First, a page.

6. To continue the argument, based on "what ifs" because I don't know the situation, what would have been wrong with pulling LTC Jenio aside and saying, "hey knock it off with that stuff, huh?" and he goes to everyone else, "hey guys, maybe this stuff isn't such a good idea," and everyone adjusts.

    Sorry, as an outsider, it still seems odd. Unless, as Gulliver says, there is a whole lot more going on the the "command climate" than one PowerPoint.

    Okay, enough with the internet gossip, I say to myself....

  7. Oh, and I am not endorsing that stupid slide, by the way.

    Even if some of the others said it didn't bother them, it still might have. I always say all the "guy" stuff doesn't bother me over at Abu M - where, sadly, the trolls now play freely - but it does. When it gets too out there, it does.

  8. Gulliver/Madhu,

    Good points. I guess I'm just playing devil's advocate to the political correctness. Combat arms units are a different breed. The men that serve in them are often hard, rough men, and I don't want us to lose sight of that to start over-analyze what is appropriate in humor and discourse.


  9. MikeF -

    I shudder to think what outsiders would make of some of the jokes docs - especially pathologists like me! - make when we are by ourselves. The best, and most dedicated, physician might still sound like a total jerk. Picking up that scalpel to start with the old Y shaped incision is just so outside the realm of what most people do. Let's be honest - it's weird.

    That war should engender dark and sometimes "out there" humor doesn't surprise me at all.

    I bet there is something more that "just a PowerPoint," going on. On that note, I really and truly will shut up - for the time being.

  10. Well, it seems that a healthy skpticism is still around. The best insight into this situation may have been in a posting that suggested this was a shot-across-the-bow to other CDRs (far and wide), perhaps to put the Chain-of-Cmd first and to leave interpretation of COIN and other doctrine to those further removed from the mountainsides. I may have collected more intel on this than most of us that live far from the war and Bragg, although the posts at Rick's blog seem to include Bragg insiders. In any case, here is my somewhat informed reflection on this matter.
    The 82nd has managed to escape this as a press issue; only two serious sites of posted commentary, with only the FTVL-OBSVR and ArmyTimes press picking up on this, an intro and an ending each, ( not much more coverage on the Stryker 1-17 event either). Informed observers understand that Patraeus and McChrystal both have an uncanny grasp of theater indicator-events and can name the officers who have actually been creative in their COIN and operational solutions down to the LTC level in Afghanistan and Iraq ( ? including 4BCT BN CDRs ? ). The Generals were surely briefed, if not initially, at least after the dismissal. (Which, as was suggested, was a "rare" event.) Note however that the mainstream press did pick up on the NATO friendly-fire deaths of Afghan police and ANA when COL Drinkwine's 508 soldiers were "lost", but not a single blink at these Arghandab CDR dismissal events. In summary, one must now discern facts by their resonance with one's instincts since sources are cloaked and still buy into the necessity to remain so. ( By the way, according to NCOs, the 4BCT FRG did an "amazing job" during the "search" for the lost men, and that did not get much press either. )
    The clever layers of PAO defense that have functioned well ( although hard to believe originated at a BCT level)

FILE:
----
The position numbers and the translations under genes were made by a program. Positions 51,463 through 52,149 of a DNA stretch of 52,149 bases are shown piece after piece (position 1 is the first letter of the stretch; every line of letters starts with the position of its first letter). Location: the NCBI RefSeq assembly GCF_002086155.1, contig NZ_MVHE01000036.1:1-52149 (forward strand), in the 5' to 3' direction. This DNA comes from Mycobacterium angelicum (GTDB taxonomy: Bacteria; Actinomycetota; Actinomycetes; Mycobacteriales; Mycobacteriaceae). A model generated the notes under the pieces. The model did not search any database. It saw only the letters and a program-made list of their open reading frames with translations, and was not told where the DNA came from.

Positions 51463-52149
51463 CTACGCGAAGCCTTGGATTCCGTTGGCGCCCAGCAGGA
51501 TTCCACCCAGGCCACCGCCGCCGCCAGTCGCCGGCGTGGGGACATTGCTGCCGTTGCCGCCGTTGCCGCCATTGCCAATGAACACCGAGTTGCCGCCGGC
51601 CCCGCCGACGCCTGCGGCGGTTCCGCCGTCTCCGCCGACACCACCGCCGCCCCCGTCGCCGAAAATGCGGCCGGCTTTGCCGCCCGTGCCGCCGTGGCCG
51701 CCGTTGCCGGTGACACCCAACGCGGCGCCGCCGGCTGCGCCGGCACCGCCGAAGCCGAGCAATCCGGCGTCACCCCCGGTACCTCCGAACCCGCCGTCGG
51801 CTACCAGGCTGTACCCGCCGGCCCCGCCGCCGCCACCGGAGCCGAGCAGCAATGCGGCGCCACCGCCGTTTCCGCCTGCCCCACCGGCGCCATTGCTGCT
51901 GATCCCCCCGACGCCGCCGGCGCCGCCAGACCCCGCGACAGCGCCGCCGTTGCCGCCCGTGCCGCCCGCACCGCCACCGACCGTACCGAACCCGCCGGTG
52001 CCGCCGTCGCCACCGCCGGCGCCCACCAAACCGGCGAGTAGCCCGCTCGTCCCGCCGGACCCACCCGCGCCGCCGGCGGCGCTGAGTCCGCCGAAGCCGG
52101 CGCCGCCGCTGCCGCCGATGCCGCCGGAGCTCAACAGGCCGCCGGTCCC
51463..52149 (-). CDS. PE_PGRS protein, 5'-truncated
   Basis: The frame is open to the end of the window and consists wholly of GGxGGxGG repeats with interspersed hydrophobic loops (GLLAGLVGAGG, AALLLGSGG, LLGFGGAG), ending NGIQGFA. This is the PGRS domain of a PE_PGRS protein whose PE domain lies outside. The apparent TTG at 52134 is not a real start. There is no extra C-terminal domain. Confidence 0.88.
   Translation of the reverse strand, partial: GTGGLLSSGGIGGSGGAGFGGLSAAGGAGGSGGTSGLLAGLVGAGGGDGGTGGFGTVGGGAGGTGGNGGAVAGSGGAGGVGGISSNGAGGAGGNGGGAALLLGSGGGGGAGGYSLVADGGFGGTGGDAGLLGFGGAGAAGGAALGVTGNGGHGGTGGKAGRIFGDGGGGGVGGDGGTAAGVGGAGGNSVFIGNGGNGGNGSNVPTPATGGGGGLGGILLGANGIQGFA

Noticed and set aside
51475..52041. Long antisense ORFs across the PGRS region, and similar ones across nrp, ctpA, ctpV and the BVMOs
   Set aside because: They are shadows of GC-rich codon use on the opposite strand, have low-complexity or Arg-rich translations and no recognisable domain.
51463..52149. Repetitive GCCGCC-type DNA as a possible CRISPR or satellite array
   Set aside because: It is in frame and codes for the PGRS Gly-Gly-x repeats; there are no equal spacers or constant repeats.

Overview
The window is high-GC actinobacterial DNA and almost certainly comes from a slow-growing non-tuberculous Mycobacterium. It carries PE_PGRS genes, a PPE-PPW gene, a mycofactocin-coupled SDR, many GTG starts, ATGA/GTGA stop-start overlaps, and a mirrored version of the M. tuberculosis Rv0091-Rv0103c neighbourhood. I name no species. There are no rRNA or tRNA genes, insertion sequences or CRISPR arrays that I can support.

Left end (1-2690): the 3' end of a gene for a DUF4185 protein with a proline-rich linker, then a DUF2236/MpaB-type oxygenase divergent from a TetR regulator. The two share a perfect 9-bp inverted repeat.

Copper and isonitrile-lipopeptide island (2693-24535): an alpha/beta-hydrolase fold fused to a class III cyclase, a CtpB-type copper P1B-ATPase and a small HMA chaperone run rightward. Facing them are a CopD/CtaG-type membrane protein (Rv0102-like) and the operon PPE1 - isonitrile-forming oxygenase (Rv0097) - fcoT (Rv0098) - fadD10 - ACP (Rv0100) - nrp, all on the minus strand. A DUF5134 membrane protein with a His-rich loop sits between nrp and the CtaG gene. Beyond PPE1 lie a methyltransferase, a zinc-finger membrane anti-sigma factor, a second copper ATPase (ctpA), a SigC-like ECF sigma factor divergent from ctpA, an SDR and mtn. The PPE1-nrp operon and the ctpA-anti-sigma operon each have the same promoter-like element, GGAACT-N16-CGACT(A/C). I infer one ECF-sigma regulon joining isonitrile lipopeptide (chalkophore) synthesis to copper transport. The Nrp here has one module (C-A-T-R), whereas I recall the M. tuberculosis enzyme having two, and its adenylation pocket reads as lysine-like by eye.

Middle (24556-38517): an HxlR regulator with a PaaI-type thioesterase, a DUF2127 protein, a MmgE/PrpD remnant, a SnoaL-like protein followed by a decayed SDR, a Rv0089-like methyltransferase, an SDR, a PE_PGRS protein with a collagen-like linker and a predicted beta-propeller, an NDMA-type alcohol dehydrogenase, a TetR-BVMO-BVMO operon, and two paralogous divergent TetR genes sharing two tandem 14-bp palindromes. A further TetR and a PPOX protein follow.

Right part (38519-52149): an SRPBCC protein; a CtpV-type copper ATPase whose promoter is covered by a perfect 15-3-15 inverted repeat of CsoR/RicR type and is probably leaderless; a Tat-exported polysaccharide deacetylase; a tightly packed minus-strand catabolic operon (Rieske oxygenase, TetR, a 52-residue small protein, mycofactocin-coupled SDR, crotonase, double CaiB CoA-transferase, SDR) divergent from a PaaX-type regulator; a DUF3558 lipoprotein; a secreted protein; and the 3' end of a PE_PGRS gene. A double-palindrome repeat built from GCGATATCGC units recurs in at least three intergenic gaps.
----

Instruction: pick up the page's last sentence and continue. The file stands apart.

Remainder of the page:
1) Army Values 2) Maintain Good Order 3) NCOs propagated CDRs ill-advised style 4) E-O issue 5) Racial issue ... (That last sure shuts down the critics and hot-wires the matter to a "third rail" ) The Official release comes first from the BN, then from the BCT, followed by the "friends" without attribution, "no comments" from those fired, with McChrystal and Helmick likely not approachable.

    The Blog comments blur this further: 1) these were outstanding soldiers, stars, BTZ, connected 2) poor climate in BCT Rear/D FRG 3) Drinkwine had two "rare" events in 10 weeks 4) Scaparroti did the firing 5) Lawyers can't help 6) Chain-of-command "confusing" 7) the press is/isnt investigating 8) It is/isnt Political 9) Naylor always has the answers 10) Unavoidable 11) The wife fired them 12) Concept 2016 - Army ill-prepared 13) dirty laundry 14) FRGs are known for this 15) 2-508 does/doesnt feel the loss 16) A "slip-up" 17) 15-6s are ongoing 18) not JAG actionable 19) the LTC could still advance 20) Best for all Concerned

  11. Continuing ( ? limits on length of post )
    A) So, was CSM Puckett caught up in supporting a CDR who had poor judgement --- or one who puts mission first?
    B) Did LTC Jenio disrespect COL Drinkwine and MG Scaparroti, or pick up bad habits from GEN McChrystal at JSOC?
    C) And the other 5 BN CDRs in 4BCT ? either keeping low to weather the storm, or pushed as far as "ready to resign"?
    D) Did Mr Naylor asked the right "Ops" questions only to be PAO stonewalled ? did he know who/who-not to ask?
    E) Where were XOs and others, and what, if any, guidance was provided on what obviously was a developing situation?
    F) Was COL Drinkwine's command climate such that this matter spun out-of-hand? Does anyone know or care?
    G) Were there other internal 82nd command chain issues since MG Scaparroti took over? involving a heavy hand as well?
    H) Is this over, or will LTG Helmick take further action? and, if so, will it ever become public?
    I) Will more "rare" events ( "Fallujah bridge" merely ? "Iconic") spinoff from the 4BCT and will the press buy a clue ?
    J) And for those of you in Rio-Linda: Who does LTC Jenio report to now and what and where is his current assignment?
    ( The answer to that last may be obtainable by almost anyone in short order and might reveal a whole heck of alot.)